The perils of influencer culture come to life in Jenny Mollen’s brilliant new book City of Likes. Combine Mollen’s sense of humor and sharp-as-a-blade wit with the bizarre world of social media influencers and you have the recipe for a bestseller.
City of Likes is the story of Meg Chernoff, a copywriter trying to find work so that her family stays afloat after moving to New York City. A chance encounter with an Instagram superstar changes her entire worldview. It all seems so simple at first; people send you stuff, you take a picture and post it and voila.
Like a gateway drug the thirst for more pushes Meg into uncharted territory. She descends into the influencer madness as her loving husband watches from the sidelines. Under the influence of influencer Daphne, Meg starts to lose sight of herself.
The amazing thing about City of Likes is that while it’s wildly entertaining and written in Mollen’s trademark over the top style, it’s also startlingly true to life.
I have a very distinct memory of standing in line for the Autopia at Disneyland less than 10 years ago. A woman and her young teenage daughter were ahead of me and her daughter was scrolling madly through Instagram when she suddenly exclaimed that a very popular Disney influencer “noticed” her. “He noticed me!” she cried, giddy with excitement. (The mother sought clarification and it turns out “noticing her” meant he liked her post) I remember that moment because it was terrifying to think that her whole day at Disneyland was defined by being “noticed” by an influencer.
Influencer culture is a strange thing. Suddenly people who manage to break through the algorithms are brand ambassadors, spokespeople for companies without any real training or qualification other than having a high follower count. I often wonder what will happen to them after their 15 minutes are up. With so many high school YouTube and TikTok stars opting to focus on content creation instead of pursuing any kind of career or education, it makes me think that when the bubble bursts there’s going to be a problem.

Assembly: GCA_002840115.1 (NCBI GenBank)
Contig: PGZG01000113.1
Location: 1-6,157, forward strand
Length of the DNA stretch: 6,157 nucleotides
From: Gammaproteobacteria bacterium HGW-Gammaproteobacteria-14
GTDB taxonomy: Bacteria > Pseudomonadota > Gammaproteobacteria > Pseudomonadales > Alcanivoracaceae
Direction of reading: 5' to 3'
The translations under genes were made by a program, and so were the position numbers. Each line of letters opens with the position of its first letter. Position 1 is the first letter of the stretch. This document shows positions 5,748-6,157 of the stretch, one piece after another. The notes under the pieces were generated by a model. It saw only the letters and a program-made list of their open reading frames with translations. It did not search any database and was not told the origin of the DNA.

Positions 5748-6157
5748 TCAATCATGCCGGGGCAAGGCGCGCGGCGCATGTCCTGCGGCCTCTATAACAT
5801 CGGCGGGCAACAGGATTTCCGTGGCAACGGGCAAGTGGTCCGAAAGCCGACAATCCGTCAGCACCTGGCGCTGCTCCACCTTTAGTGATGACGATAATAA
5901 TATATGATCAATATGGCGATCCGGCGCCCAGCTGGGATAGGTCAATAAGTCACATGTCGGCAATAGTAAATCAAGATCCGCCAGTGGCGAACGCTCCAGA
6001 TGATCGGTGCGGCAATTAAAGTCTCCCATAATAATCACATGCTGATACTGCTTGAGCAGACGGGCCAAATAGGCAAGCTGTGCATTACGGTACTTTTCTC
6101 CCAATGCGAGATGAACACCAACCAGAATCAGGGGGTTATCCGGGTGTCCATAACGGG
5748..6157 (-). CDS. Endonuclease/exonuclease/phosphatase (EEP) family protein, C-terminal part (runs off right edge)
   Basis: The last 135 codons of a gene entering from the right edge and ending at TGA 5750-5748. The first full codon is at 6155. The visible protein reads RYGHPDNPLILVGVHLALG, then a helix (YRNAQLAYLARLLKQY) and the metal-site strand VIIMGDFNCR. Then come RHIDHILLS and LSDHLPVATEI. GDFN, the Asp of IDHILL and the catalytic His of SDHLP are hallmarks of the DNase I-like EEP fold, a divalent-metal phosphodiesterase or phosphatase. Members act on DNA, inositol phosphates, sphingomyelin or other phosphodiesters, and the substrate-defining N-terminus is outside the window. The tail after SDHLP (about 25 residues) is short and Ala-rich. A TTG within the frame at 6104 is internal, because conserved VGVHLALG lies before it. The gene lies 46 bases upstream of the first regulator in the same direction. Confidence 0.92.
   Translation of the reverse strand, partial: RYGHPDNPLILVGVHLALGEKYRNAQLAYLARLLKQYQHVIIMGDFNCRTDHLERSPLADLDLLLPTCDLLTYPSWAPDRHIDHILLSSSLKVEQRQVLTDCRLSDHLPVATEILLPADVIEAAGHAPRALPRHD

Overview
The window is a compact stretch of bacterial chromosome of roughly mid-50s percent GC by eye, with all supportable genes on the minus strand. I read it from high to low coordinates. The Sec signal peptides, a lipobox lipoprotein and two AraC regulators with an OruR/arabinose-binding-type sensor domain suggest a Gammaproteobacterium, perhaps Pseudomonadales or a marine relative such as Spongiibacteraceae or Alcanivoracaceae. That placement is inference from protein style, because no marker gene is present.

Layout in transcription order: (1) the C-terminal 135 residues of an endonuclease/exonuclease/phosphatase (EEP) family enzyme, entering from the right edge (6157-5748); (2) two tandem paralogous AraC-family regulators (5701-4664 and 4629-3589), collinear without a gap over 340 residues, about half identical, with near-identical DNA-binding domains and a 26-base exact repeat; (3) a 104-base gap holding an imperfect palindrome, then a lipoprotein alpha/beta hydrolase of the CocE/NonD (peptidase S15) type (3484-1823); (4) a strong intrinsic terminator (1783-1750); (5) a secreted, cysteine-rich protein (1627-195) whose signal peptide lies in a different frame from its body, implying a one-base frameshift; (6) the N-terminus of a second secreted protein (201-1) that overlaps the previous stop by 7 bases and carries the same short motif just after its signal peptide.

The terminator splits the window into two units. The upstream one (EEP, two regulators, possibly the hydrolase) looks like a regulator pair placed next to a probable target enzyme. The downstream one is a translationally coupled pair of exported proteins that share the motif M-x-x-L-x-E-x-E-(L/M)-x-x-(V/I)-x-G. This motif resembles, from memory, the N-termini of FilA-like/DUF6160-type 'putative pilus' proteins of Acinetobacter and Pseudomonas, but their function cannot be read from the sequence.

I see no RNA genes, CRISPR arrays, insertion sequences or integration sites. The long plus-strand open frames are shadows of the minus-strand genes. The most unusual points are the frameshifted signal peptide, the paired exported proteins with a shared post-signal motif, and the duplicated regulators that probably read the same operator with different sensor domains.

Jenny Mollen brings these concerns of mine to life in City of Likes. Meg is a very intelligent woman who went to college and has a career, and when she gets roped into the high-flying life of an influencer her whole worldview shifts. It’s fascinating to see, and what’s more is that while Meg’s might be fiction, her story isn’t.
So many people want to become influencers and YouTube stars these days that it’s no longer uncommon to see people dancing in the middle of the sidewalk on a busy city street because they’re creating content. The next thing Meg knows, she’s posting from the toilet because she doesn’t want her husband to know she’s on her phone again after promising that she’s put her phone away.
You really won’t want to miss City of Likes. It’s a great summer book, perfect for an afternoon in the backyard, at the beach or by the pool. Take it on vacation, or use it as a mental vacation. Mollen will have you laughing out loud while pondering social media and influencer life in ways you can’t begin to imagine.